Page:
UIS Philosophy Major To Work With Army Research Lab
Based on his work with Prof. P. Boltuc, UIS Philosophy major, Jonathan Milton, has been awarded a research mentorship with Dr. Troy Kelley of the Army Research Laboratory (ARL) in Aberdeen, MD. It is a part of the recent grant Sciences for Maneuver Basic Research Refresh entitled “APPLE: Adaptive Perception Processes for Learning from Experience”.
Mr. Milton will be participating in a research program designed to look at modern Artificial Intelligence problems, specifically, learning from experience over a long period of time. The mentorship with ARL is expected to last for 3 years, mostly in an online format, and will extend during and beyond Jonathan’s graduation from UIS. In students own words: “While I was enrolled in the Philosophy Senior Seminar last fall semester, Dr. Boltuc (UIS Philosophy Department) encouraged me to write my final paper on existing problems with regard to robots and artificial intelligence. I am extremely flattered that Dr. Boltuc thought so highly of my paper, and after it was graded I was encouraged to send it to Dr. Kelly at the ARL whose work we covered in class, in order to get some constructive feedback from subject matter experts. I am extremely excited at the prospect of visiting the ARL to see the work being done there firsthand.”
Grace Latimore presented at the 2016 NCUR
Grace Latimore, an English major, presented at the National Council on Undergraduate Research at UNC Asheville on April 7-9, 2016. She presented her documentary entitled “Black Faces in White Spaces” with the support of the CLAS Student-Faculty Creative Activity funding award. She also presented a paper entitled “The Revolutions Were Never Televised: A Historical Review of Protest and Black Poetry.” To learn more about Grace, please view her Leadership Lived video.
2016-2017 Undergraduate Student Research Grant Award Winners
Eli Hahn, Department of Psychology- clinical/counseling
Project: Developing a body image scale culturally specific to Asian American women
Ebony Nicole Forslund, Department of Psychology
We looked at mistreatment and how that could be selective in nature, meaning that people who have certain demographic variables may experience more incivility or mistreatment than their counterpart. We think that older female minorities will experience more incivility or mistreatment than younger white males. We also think these experiences of mistreatment will influence how they perceive their workplace as being a negative place. This relationship is mediated by co-worker and supervisor incivility or mistreatment.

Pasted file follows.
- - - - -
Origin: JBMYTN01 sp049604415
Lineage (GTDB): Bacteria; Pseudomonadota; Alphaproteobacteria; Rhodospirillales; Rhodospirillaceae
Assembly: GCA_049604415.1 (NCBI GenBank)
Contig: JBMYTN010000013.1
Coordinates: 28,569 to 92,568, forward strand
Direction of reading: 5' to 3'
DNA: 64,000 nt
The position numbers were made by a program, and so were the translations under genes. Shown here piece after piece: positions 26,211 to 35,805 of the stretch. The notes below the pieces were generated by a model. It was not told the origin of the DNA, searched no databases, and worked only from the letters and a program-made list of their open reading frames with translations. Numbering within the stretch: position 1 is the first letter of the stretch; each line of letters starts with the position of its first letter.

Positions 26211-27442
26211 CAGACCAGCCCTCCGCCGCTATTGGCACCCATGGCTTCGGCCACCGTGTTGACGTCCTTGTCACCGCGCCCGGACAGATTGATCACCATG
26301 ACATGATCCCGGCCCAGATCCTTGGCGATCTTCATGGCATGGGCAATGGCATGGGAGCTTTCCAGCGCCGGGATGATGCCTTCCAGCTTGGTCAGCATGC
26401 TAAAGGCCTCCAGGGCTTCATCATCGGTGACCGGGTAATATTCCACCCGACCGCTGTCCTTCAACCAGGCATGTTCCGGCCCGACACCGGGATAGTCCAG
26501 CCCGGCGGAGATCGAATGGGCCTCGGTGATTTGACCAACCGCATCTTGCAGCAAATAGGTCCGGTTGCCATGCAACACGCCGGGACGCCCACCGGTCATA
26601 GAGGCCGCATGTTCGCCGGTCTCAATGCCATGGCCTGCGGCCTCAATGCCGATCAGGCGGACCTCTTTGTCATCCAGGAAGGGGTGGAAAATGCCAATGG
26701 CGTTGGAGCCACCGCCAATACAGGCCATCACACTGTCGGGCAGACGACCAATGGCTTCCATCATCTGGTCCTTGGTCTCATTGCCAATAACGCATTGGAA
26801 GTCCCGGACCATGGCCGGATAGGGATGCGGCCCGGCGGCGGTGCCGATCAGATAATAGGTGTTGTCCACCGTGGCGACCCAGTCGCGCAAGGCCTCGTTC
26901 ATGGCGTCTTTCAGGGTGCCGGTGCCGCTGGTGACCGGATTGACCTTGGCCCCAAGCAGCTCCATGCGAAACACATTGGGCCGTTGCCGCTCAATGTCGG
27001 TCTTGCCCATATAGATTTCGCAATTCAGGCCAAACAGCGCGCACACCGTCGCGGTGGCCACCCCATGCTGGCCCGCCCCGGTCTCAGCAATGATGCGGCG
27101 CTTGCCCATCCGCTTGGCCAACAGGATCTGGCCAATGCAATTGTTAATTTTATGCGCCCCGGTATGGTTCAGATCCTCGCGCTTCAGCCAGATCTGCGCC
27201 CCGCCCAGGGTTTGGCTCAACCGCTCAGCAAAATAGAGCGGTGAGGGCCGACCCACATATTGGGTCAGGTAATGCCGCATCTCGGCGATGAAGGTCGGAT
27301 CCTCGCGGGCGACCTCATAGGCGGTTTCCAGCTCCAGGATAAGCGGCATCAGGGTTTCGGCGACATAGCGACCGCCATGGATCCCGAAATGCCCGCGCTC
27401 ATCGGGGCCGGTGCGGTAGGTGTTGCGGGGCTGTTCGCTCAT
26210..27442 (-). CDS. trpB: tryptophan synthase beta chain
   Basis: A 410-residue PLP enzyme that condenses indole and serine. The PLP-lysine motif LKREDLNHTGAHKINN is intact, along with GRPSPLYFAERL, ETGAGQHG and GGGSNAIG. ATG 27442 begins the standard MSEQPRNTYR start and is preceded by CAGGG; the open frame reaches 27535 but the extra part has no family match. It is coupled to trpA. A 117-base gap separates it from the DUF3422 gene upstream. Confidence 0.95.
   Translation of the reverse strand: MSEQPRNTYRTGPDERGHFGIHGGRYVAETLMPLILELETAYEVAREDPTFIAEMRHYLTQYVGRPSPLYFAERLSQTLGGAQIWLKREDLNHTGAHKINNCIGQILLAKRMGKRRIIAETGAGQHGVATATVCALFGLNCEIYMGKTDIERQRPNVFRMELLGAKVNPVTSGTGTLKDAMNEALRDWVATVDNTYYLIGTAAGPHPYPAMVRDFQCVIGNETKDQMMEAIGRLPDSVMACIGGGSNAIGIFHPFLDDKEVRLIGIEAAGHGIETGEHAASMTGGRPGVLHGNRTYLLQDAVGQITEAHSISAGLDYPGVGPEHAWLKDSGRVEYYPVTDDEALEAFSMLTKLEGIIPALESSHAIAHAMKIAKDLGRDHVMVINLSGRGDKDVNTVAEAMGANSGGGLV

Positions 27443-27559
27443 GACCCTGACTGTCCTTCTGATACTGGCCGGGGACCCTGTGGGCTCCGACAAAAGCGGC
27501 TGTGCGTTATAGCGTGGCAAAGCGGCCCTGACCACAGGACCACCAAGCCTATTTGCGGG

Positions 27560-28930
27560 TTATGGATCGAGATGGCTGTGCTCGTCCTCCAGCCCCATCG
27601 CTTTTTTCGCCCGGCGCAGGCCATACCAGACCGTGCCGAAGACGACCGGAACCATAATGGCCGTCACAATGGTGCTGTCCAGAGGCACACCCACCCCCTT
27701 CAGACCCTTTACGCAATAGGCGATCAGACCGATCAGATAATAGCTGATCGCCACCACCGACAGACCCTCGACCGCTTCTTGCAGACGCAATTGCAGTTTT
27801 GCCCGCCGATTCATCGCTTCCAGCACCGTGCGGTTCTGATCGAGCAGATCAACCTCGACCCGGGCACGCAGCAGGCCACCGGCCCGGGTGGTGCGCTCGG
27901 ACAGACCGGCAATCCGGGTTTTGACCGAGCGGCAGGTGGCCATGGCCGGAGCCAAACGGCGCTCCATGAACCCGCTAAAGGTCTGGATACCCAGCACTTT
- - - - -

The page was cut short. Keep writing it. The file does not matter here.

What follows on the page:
Alyssa Boyd, Hannah Latif, Rebecca Smith, and Miaomiao Liu, Department of Chemistry
Atrazine has become one of the most common general-use pesticides in the world. In rural areas where farming is the primary industry, chemical runoff has major effects on the environment. It is difficult to contain because field runoff goes in all directions, ending up in surface waters, like the Illinois River. The Illinois River is a source of drinking water for many communities, therefore it is necessary to monitor and regulate this chemical pollutant. The EPA regulates the use of atrazine, and the Safe Drinking Water Act states the tolerance level to be no more than 3 ppb. As a weed killer, atrazine also kills beneficial plant life in rivers and wetlands, affecting the entire ecosystem and starving fish and other herbivores in these systems. Further effects include stunted growth and reproductive issues in amphibians and fish. To determine the atrazine content in water, we selected an Enzyme-Linked Immunosorbent Assay (ELISA) technique as it has the advantage of being highly accurate, quick, and simple to use. The Abnova Atrazine ELISA kits were purchased with the USR funds to help our research team determine the concentration of atrazine present in Thompson Lake (at Emiquon) and the Illinois River.
Marquiera Harris, Department of Social Work
My co-researchers and I along with our faculty advisor/mentor are conducting research on Asian American female body image issues. We are doing this research because there is little to no existing literature culturally specific for Asian American women. We have been through in-person interviews to put together a survey that would and could be used for all Asian American women. The research was conducted using a survey we created that was sent to organizations at colleges/universities with large Asian American populations as well as social media groups. Our first sample, 264 women, showed that the four factors we came up with all correlate and even the items in each factor correlate. We are hoping to replicate these results in a second sample, and if we do, then this will be the first Asian American female body image scale.
Alex Skarr, Department of Sociology/Anthropology and Political Science
Prominent leaders and participants of the Moral Mondays Movement such as Reverend William J. Barber, II and Bob Zellner, the Student Nonviolent Coordinating Committee’s (SNCC) first white staff member, have placed the Moral Mondays movement in the broader historical context of the experience of Blacks during Reconstruction and the Civil Rights Movement as well as more recent events like the death of Trayvon Martin (Barber 2014). This project presents a framing analysis of the Moral Mondays social movement, and argues that the appropriation of the Civil Rights master theme, combined with the individualized framing in each state to fit that state’s particular needs has played an important role in the development of this social movement.
2016 Undergraduate Summer Scholar Award
Jarrett Lindsay, a Chemistry major, was awarded the UIS Undergraduate Summer Scholars award for summer 2016. Under the mentorship of Dr. Stephen Johnson, Jarrett researched the “The Isolation and Characterization of a novel sPLA2 from the Venom of the Northern Paper Wasp Polistes Fuscatas” at the Therkildsen Field Station at Emiqoun. He presented his findings at the 2016 Breakfast of Research Champions event on October 8th. The Undergraduate Summer Scholars program provides funding for collaborative summer research opportunities for UIS faculty and students.